Before Thursday’s freestyle sprint final at the Nordic world ski championships, American teammates Jessie Diggins, Kikkan Randall and Sophie Caldwell gathered for a group cheer.

“We had such a good energy between the three of us,’’ Randall said. “It was a really magical day.’’

And a successful one, too. Diggins, of Afton, won the silver medal, and Randall captured the bronze as the world championships began in Lahti, Finland. The 2-3 finish matched the best ever by U.S. skiers at the event, set in 2015 when Diggins took silver and Caitlin Gregg of Minneapolis won bronze in the 10-kilometer freestyle.

Diggins and Randall each earned the third world championships medals of their careers, more than any other American woman or man. The two teamed up to win the world championship in the team sprint in 2013.

“I was really excited today,’’ Diggins said in a post-race news conference. “I woke up feeling good, and I thought, ‘Why not?’ We’ve all trained so hard together, and I felt we had as good a shot as anyone.’’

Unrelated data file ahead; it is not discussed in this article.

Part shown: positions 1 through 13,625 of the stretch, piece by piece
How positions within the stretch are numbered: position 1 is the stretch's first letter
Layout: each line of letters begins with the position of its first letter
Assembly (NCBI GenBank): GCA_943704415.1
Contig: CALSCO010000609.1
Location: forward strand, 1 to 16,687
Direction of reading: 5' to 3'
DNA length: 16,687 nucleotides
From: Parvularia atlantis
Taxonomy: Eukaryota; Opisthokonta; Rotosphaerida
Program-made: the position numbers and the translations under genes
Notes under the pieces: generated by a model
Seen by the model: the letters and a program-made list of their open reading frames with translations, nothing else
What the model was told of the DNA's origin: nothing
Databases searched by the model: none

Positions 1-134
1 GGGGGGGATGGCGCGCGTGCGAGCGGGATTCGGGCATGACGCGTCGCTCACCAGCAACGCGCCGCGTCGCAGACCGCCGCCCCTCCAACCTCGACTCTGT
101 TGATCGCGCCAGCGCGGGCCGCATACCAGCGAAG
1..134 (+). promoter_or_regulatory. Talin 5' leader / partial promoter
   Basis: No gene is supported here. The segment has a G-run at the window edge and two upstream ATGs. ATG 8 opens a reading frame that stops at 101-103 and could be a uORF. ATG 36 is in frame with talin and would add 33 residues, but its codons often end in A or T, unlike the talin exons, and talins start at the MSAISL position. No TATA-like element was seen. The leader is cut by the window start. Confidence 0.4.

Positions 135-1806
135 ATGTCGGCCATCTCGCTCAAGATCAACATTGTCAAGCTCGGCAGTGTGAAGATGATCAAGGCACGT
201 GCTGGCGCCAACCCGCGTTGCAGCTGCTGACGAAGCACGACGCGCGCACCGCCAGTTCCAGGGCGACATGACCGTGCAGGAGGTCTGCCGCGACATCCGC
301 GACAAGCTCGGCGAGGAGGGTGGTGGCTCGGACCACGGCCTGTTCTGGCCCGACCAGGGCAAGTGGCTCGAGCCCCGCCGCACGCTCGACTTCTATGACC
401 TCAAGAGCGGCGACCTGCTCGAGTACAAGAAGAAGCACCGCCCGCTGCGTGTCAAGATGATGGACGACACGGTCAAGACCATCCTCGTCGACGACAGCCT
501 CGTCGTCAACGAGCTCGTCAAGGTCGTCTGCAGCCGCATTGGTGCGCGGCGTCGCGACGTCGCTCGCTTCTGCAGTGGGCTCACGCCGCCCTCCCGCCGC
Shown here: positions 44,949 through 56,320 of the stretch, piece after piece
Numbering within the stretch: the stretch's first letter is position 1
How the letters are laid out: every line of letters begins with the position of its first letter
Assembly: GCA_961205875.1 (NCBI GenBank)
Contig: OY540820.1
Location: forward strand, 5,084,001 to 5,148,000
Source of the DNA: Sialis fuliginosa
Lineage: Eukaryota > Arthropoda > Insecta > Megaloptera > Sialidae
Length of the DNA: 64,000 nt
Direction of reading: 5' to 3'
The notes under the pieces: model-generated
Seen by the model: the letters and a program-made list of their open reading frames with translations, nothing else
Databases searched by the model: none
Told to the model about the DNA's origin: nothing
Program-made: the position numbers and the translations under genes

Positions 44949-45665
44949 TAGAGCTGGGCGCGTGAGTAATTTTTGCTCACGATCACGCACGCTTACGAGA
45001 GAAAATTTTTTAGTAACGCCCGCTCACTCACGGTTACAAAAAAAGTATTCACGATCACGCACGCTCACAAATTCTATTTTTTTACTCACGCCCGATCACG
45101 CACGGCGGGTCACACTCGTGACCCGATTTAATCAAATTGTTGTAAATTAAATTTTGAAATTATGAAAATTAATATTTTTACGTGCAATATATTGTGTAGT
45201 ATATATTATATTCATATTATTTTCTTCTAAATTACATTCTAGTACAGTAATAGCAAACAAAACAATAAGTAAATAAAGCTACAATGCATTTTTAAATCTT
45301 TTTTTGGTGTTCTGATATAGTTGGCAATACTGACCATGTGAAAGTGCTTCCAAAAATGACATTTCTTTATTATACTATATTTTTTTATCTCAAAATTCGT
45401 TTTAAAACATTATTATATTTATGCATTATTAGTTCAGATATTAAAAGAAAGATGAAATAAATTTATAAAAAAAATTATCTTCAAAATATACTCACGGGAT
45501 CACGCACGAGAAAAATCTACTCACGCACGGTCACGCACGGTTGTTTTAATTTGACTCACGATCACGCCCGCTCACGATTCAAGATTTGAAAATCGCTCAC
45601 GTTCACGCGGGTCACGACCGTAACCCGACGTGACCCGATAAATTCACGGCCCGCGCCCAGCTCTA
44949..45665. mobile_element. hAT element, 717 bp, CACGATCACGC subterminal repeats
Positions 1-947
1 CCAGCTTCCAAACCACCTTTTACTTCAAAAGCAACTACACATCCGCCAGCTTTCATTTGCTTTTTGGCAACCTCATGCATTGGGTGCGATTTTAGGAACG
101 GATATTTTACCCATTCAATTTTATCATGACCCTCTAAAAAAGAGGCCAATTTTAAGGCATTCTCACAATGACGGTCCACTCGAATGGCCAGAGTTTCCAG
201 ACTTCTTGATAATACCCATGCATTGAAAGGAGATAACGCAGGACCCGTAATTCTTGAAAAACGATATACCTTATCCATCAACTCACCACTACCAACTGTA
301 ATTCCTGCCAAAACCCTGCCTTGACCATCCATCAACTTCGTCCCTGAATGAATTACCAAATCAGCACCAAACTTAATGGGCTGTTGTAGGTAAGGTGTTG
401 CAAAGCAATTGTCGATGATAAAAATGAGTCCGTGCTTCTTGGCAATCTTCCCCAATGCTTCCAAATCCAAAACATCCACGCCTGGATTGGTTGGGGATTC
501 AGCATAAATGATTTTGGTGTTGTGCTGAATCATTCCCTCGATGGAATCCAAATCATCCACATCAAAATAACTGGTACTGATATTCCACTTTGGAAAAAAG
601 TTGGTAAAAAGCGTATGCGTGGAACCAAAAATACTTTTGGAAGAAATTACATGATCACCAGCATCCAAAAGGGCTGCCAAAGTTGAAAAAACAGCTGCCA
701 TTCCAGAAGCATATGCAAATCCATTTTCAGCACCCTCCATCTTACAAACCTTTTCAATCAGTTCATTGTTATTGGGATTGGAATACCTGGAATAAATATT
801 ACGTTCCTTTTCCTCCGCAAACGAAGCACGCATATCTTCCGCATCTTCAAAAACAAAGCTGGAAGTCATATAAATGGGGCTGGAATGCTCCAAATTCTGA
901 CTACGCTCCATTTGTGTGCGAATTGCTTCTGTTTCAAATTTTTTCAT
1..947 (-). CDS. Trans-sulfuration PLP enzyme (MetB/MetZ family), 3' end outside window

Maiken Caspersen Falla of Norway won the race, which opened 12 days of competition at the world championships in cross-country, Nordic combined and ski jumping. She covered the 1.4k distance in three minutes, 2.34 seconds. Diggins, who won her quarterfinal and semifinal heats in a strong day of skiing, moved into second place as she entered the home stretch of the six-athlete final and finished 1.66 seconds behind.

Since making her Olympic debut in 2014, Diggins has continued her path to the top of the U.S. women’s team. She is fifth in the women’s World Cup standings, the highest ranking of any American. This season, Diggins has won two gold medals on the World Cup circuit--both in the 5k freestyle—and finished fifth in the multi-stage Tour de Ski, equaling the best U.S. finish in the event’s history.

Cross-country racing at the world championships resumes Saturday with the skiathlon, in which Diggins will be among the favorites.

“I hope this inspires people back home,’’ Diggins said of Thursday’s medal. “If a girl from Minnesota who just loves to dance and wear sparkles and be silly can do it, they can, too.

“We’re not a country historically known for cross-country skiing. But we’ve created this women’s team together and worked so hard, and that teamwork really shows. We can be stronger together than we can as individuals.’’